26 Aug 2009 [ Prev | Next ]

Clark & Scanlon 287-294

The building blocks of journalism. Use Tuesday's Tribune-Review to find specific examples of two or three general points that Scanlon mentioned.



On A1, the "PLANES" story by Tom Fontaine leads (Clark & Scanlan 291) with a question, and answers it in such a way that we understand immediately that the article will explain how the situation is more complex now than it used to be. The question is not just a cutesy way to introduce a topic, it's an integral part of the structure of the article.

I love the specific collected information (Clark & Scanlan 291) of the cigar clamped in Sunseri's mouth (G-20 summit article, A1). What is the brand of the cigar?

In the D1 article on texting teens, Gormly approached the issue from a specific angle, though I'm not sure this story goes far enough into the reasons why teens find texting so attractive. So, this might be an example of a reporter who doesn't delve deeply enough into a story idea. (Clark & Scanlan 290). It's not a bad story idea, but where do we see balance? What if the headline were "Teen Culture Drives Communication Revolution"?

Josie Rush said:

In "Some Girls Just Want to Rock," by Rege Behe (D1), there are many quotes that express basically the same thing: men's dominance in rock music. Some examples are "I think there is a double standard between genders.", "Guys dominate the music industry", "They expect guys to control everything." I think this may be a case of the writer not selecting the best material (Clark & Scanlan 292). Although one or two of those quotes supports the lead, the reader understands the female band member's opinion after that.
On A5, "Robbers Shown Little Mercy," I thought the writer took advantage of narrative opportunities (Clark and Scanlan 294), by informing the reader of some biographical information concerning the robbers. Instead of ending the story with the sentencing (25 years), the writer kept the story balanced by mentioning the volunteer work the men took part in, thus painting the men in a more human light, and revealing the other side of the story.

Angela Palumbo said:

If the internet doesn't stop going down...(growls in frustration)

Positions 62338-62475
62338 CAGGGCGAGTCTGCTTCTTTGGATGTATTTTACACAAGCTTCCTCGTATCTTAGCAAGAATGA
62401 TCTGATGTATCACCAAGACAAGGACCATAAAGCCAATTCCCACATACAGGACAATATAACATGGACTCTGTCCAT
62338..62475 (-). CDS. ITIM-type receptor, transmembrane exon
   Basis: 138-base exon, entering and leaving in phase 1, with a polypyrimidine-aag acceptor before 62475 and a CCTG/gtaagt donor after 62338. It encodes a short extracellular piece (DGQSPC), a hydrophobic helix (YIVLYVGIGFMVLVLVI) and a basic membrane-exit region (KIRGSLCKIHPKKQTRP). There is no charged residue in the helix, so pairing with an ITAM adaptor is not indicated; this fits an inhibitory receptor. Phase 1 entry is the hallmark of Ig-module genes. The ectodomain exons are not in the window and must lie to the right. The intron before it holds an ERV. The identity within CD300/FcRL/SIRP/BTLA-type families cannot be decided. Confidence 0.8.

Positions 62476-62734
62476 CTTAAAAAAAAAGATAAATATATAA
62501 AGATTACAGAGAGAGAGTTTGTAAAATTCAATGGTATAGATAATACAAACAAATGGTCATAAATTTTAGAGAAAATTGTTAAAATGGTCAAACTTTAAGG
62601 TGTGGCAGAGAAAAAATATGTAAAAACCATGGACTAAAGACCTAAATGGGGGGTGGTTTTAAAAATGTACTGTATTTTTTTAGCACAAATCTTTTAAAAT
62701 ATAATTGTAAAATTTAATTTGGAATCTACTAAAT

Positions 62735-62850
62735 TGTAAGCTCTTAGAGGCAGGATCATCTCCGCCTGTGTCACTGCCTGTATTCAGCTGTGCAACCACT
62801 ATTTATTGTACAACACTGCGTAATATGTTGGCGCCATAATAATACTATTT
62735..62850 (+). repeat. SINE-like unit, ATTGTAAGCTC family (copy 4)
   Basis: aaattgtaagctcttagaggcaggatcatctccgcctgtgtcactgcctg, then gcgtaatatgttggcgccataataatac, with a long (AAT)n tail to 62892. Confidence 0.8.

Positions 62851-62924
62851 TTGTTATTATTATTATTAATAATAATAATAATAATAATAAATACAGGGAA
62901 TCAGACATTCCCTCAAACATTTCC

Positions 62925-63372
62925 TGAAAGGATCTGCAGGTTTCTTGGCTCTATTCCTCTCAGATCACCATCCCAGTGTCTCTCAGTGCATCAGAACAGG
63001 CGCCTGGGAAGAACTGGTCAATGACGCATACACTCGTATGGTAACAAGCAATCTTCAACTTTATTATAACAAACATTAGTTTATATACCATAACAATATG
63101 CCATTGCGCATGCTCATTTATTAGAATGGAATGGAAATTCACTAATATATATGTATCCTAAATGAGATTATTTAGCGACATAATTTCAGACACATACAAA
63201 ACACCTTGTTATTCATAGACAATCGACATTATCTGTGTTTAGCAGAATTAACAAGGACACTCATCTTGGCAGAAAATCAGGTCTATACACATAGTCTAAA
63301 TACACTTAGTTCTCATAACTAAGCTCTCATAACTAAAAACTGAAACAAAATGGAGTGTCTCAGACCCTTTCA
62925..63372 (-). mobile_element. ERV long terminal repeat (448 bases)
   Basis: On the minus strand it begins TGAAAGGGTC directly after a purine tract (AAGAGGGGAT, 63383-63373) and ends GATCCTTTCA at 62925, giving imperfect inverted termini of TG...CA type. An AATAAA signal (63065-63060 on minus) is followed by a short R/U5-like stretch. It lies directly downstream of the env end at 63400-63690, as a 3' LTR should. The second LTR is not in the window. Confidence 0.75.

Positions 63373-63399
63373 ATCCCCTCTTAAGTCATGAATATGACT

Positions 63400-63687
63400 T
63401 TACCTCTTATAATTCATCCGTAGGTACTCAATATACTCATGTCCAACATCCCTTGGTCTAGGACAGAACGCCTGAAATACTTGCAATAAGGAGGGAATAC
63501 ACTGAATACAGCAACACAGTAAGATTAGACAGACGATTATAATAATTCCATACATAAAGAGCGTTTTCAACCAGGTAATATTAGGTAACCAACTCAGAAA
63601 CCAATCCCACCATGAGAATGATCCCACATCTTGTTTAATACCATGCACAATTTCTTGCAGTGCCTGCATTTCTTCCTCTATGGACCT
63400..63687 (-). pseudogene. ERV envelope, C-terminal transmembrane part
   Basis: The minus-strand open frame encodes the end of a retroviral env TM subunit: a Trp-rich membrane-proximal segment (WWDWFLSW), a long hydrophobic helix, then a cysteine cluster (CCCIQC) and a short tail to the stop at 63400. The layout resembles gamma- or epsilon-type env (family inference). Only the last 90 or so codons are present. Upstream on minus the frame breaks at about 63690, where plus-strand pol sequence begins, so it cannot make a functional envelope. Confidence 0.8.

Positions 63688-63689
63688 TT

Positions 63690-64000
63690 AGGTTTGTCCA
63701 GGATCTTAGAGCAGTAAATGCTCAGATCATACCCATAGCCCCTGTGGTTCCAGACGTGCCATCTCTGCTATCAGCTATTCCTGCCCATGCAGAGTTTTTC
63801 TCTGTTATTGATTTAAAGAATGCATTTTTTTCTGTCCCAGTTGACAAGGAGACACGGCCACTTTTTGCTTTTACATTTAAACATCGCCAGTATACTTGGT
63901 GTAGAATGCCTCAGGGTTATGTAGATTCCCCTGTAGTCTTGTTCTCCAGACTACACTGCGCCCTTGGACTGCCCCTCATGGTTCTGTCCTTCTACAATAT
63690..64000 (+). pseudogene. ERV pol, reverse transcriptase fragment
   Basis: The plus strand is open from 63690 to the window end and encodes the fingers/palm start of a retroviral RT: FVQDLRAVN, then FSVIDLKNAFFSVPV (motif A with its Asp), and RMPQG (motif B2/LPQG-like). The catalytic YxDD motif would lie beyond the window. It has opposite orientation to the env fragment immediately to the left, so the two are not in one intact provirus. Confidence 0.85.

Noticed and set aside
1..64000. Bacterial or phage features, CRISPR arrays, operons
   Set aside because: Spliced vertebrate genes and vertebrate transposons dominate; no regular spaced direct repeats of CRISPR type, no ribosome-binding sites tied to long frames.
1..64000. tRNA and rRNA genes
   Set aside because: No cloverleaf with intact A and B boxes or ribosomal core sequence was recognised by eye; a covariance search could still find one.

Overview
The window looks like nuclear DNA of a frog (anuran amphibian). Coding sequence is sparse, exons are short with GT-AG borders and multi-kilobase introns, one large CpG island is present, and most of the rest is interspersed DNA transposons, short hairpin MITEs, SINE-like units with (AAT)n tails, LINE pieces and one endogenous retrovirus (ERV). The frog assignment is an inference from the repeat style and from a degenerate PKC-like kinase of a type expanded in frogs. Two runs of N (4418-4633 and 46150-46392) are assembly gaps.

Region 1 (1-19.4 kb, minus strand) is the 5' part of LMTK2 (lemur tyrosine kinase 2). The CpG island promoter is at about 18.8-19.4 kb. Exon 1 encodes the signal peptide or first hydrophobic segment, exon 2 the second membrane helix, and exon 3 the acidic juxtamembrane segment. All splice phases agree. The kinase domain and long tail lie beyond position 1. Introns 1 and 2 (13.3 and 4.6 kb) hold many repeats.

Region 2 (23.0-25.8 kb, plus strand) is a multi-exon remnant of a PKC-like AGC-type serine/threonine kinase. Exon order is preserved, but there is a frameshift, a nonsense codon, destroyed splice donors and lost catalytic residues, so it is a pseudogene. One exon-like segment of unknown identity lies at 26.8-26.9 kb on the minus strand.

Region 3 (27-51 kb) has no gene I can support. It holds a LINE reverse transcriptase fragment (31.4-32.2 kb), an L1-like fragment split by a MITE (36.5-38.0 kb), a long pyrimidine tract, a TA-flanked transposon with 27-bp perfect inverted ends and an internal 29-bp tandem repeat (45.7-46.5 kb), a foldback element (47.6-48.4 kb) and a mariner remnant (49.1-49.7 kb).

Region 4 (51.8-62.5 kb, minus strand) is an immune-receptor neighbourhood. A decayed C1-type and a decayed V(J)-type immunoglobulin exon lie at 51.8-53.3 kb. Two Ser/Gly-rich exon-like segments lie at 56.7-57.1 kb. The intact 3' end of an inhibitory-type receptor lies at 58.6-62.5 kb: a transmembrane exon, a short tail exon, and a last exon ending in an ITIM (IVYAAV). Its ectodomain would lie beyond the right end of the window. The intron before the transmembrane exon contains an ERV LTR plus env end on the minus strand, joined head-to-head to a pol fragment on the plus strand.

Katie Vann said:

Bright points and nut graphs

Jeanine O'Neal said:

I would like to point out two quotes from Clark and Scanlan's Chapter 10 that need a bit of criticism. They take on a particularly negative view of newswriting which I find a confusing tactic to use when writing a chapter for a book entitled 'America's Best Newspaper Writing'.


April Minerd said:
Richelle Dodaro said:

On the front page of the Tribune Review, I wanted to point out that behind the title, there was a picture that goes with the story on how teenagers are texting too much. I thought that showed that the front page is not only for grabbing the readers' attention with the most shocking, or unsual, news, but also to interest readers into reading more inside the newspaper.

On the top story of this issue, on Planes, it was interesting how the first sentence started out with a question. The actual words were "Pop quiz:..." and then asked a question as to what way of transportation involves less travelers. I thought this broke the rules slightly, or went slightly against the typical standards of starting off a news article, because it asked a question first rather than stating the news first, which Clark and Scanlon discussed in the reading. This kind of question is a good thing because it interests the readers through posting a question that challenges a reader's knowledge or understanding. Instantly, I wanted to read more to see if I was right or not.

Wendy Scott said:

Importance? "Dropping off"- The Postal Service's blue collection boxes are becoming as rare as handwritten letters.
I found this interesting but relevant to the reading because it is on the front page at the bottom so maybe not all of the people may want to read about a postal box. I mean hello they have been around for like ever, but that is besides the fact. The picture is on the front with a blue postal box to grab the readers attention giving the reader a follow up page to anaylze the importance and gather the information. The article starts off at the top of the page with a quote to follow, " A decline in the use of public mail is behind most of the cutback." I found this article to fall more into the Process of Writing that we read about in the text and the overall info that was put in it. The reader is gathering the information that is being published in the reference to writing letters is a far less form of communication. Though the other forms such as texting which an article was also published on the front page of D. Has allowed for apart of this decrease. I thought this story had shape for in the relation to ecnomic turmoil that some think were in but really we are in is a major factor. This article relates to the money and distribution factors of the shortage of the boxes and the reasoning of their rare apperance. "If you ever noticed that Seton Hill in 2008 had a Blue Postal Box. Now in 2009 they have done away with it." This thought made me put the information to use and evalutate it. I beleive it all ties together.It shows importance and good feedback. I found it interesting as we read about the process of writing and to learn that even small things these days in the form of script such as letters and mail aren't being seen as much in the writing feild. Its becoming electronic e-mail!

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